Reviewed by Gail McDonald Ash Barty, after her successful tennis career, joined forces with Jasmin McGaughey in writing a series of books for young readers which were each illustrated by Jade Goodwin. The books focus on Ash’s love of sports trying karate, softball, netball and gymnastics, but none of them gives her that tingly feeling
Reviewed by Gail McDonald Dancing with Memories was written by Sally Yule with this being her inaugural book. Sally is Managing Director of Humble Access an organisation focussed on Executive Coaching, governance and consultancy in Health and Aged Care. The book was written in consultation with Professor Ralph Martins and Maggie Beer with a portion
Reviewed by Patricia Simms-Reeve From its arresting title Maror – bitter herbs – to its final pages, this is an unforgettably powerful saga of life in Israel in the last four decades of the twentieth century. It is a sweeping portrayal of violence, corruption and chaos threaded through by veins of humanity. Lavie Tidhar has
Reviewed by Gail McDonald Sibéal Pounder is the author of two previous much-loved and seriously stylish children’s fiction series, Witch Wars and Bad Mermaids. Prior to becoming a full-time writer, she worked for the Financial Times. Sibéal is also a talented illustrator and lives in England. Neon’s Secret Universe takes the reader on a journey
Reviewed by Rod McLary The debut novel by Tom Pitts has its origin in two songs he wrote [Tom is a musician as well as a writer] which is reflected in the lyricism which imbues the novel. Narrated in the first person by twenty-eight-year-old Matt Lacey while recovering in a mental health facility from a
Reviewed by Richard Tutin Democracies have been around for a long time. Community members gathering to express their views and make decisions that affect their life and future goes back in one form or another to ancient times. While we often think that ancient Athens was the first to order its life in this way,
Reviewed by Ian Lipke This is an adventure story told in the traditional way with each event nicely dealt with in isolation from the next – a cracking good yarn from which the tension never eases until the last page. Gone to Ground’s totally apt, dual-level title works immediately. A clever choice of words suggesting
Reviewed by Wendy Lipke For a novel of this type, the beginning of the book has to be chapters which for a while seem totally unconnected. At first what begins to connect the characters and their stories, is the location, a small country town in New South Wales not far from Tamworth. But even so,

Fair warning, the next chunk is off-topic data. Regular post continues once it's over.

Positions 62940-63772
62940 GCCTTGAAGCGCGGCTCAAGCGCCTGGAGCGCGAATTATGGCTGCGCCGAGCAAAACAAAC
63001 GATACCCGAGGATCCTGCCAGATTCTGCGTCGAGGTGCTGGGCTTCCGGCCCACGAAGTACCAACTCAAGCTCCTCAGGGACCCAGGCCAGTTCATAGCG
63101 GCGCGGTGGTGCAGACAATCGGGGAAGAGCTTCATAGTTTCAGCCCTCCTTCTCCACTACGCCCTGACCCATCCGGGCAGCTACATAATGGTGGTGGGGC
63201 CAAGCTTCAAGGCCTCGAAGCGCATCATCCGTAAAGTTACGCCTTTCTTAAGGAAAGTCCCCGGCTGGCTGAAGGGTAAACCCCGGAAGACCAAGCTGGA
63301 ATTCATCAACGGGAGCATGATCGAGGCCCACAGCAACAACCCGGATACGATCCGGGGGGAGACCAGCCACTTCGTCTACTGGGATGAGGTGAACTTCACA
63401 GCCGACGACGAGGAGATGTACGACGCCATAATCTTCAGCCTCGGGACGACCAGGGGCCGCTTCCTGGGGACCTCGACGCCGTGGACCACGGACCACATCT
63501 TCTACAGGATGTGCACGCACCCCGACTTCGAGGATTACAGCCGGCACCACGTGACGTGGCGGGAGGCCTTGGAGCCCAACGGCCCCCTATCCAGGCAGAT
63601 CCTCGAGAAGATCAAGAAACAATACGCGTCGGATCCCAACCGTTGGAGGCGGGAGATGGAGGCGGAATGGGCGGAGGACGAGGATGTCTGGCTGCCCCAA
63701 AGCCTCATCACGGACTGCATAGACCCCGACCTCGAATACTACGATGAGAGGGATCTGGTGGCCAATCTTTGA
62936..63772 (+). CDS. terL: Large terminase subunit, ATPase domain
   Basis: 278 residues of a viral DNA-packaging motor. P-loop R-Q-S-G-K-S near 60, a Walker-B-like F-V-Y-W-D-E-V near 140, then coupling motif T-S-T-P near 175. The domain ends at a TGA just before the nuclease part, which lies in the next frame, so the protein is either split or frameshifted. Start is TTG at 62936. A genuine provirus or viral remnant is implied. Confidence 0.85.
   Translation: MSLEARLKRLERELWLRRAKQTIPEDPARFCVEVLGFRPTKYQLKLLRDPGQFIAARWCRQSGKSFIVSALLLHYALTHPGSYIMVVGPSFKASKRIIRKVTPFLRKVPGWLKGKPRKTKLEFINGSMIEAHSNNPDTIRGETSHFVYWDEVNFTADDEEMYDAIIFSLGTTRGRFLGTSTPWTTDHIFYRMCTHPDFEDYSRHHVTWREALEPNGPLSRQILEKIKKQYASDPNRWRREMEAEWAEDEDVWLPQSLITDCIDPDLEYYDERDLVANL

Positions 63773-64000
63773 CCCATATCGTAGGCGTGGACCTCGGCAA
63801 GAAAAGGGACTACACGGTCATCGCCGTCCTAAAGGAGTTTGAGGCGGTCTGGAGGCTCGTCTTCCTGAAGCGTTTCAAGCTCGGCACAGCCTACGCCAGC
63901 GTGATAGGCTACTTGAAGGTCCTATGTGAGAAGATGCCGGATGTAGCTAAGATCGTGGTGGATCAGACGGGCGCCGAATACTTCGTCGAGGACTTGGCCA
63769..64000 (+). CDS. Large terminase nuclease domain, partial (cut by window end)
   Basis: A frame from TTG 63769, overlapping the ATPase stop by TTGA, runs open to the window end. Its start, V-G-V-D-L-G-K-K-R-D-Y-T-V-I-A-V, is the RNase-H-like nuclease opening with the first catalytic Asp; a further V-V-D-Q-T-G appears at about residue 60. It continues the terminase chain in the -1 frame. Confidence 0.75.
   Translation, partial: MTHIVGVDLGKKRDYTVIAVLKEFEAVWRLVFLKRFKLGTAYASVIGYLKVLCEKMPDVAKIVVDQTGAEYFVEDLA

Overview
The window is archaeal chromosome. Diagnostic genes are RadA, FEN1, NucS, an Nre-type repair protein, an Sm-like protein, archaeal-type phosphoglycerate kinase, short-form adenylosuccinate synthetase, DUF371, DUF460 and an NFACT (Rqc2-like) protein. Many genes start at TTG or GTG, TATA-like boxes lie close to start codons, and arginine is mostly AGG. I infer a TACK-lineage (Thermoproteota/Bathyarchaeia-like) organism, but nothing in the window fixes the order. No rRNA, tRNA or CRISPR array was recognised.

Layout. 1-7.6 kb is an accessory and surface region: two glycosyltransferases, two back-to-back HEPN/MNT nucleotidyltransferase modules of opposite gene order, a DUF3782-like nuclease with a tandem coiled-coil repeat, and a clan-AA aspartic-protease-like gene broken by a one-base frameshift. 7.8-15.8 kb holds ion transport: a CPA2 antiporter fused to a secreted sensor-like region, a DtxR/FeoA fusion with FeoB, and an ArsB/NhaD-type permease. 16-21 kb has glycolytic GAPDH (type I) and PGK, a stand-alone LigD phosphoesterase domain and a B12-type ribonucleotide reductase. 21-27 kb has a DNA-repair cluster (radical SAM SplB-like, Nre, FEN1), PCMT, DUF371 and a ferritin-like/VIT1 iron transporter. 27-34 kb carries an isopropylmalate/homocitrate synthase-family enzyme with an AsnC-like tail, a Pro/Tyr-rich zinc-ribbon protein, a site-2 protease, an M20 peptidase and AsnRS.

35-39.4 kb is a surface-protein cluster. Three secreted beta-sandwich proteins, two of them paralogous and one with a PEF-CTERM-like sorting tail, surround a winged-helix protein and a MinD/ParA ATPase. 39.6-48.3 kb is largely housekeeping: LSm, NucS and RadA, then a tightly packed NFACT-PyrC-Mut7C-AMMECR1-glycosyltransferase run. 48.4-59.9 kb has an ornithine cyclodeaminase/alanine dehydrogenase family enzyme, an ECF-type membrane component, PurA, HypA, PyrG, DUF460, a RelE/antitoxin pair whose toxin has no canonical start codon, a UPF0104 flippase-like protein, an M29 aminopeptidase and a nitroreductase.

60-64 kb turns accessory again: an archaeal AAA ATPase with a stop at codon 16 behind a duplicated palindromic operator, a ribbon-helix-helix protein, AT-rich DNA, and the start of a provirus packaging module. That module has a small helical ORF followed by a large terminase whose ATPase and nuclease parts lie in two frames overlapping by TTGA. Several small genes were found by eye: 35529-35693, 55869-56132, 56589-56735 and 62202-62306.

Reviewed by Ian Lipke Little Species, Big Mystery is the story of Homo Floresiensis – in other words, the hominid. 2004 was a special year for mankind for until then we remained in ignorance of the knowledge that our little cousin, the hominid, lived, until 52500 years ago, in our backyard. Specifically, he flourished on
Reviewed by Ian Lipke This is the nonfictional account of the precarious lives led by Australian prisoners of war at the infamous Sandakan POW camp in Borneo in WW2. It purports to tell the story through the eyes of Warrant Officer Bill Sticpewich’s, whom some see as a hero, others as a collaborator. The story
Reviewed by Wendy Lipke This 273-page book, The Urban Field Naturalist Project, was produced through the collaboration of experts in the life and environmental sciences, design and digital technology who wish to help people notice and appreciate the wildlife in their urban environment. At the heart of the book is an effort to describe and
Reviewed by Ian Lipke People find any number of ways to release meaning from within artifacts that are held to conceal secrets. Not least among these have been the turtle shell masks that were at one time found in their hundreds on the beaches of the islands of the Torres Strait. For many years traders
Reviewed by Patricia Simms-Reeve This book of backyard buddies, delightfully depicted in just twenty pages, could soon be regarded as an historic document, as grandparents are known to bemoan the changes that have occurred in their lifetimes when their yards were once visited by a great variety of creatures, including grasshoppers, beetles, butterflies and lizards.
Reviewed by Rod McLary J P Pomare has had – and continues to have – an interesting writing career. His first novel – Call Me Evie – was published in 2018 and was awarded the Ngaio Marsh Award for Best First Novel. Three more books followed and now The Wrong Woman has now been published.
Reviewed by Ian Lipke Steve Cavanagh’s The Accomplice is a smorgasbord of crime fiction in which leading characters are killed primarily for effect and in which the reader can be taught the intricacies of conducting a criminal trial. There is little laying out of preliminary events. The author introduces his story with an American female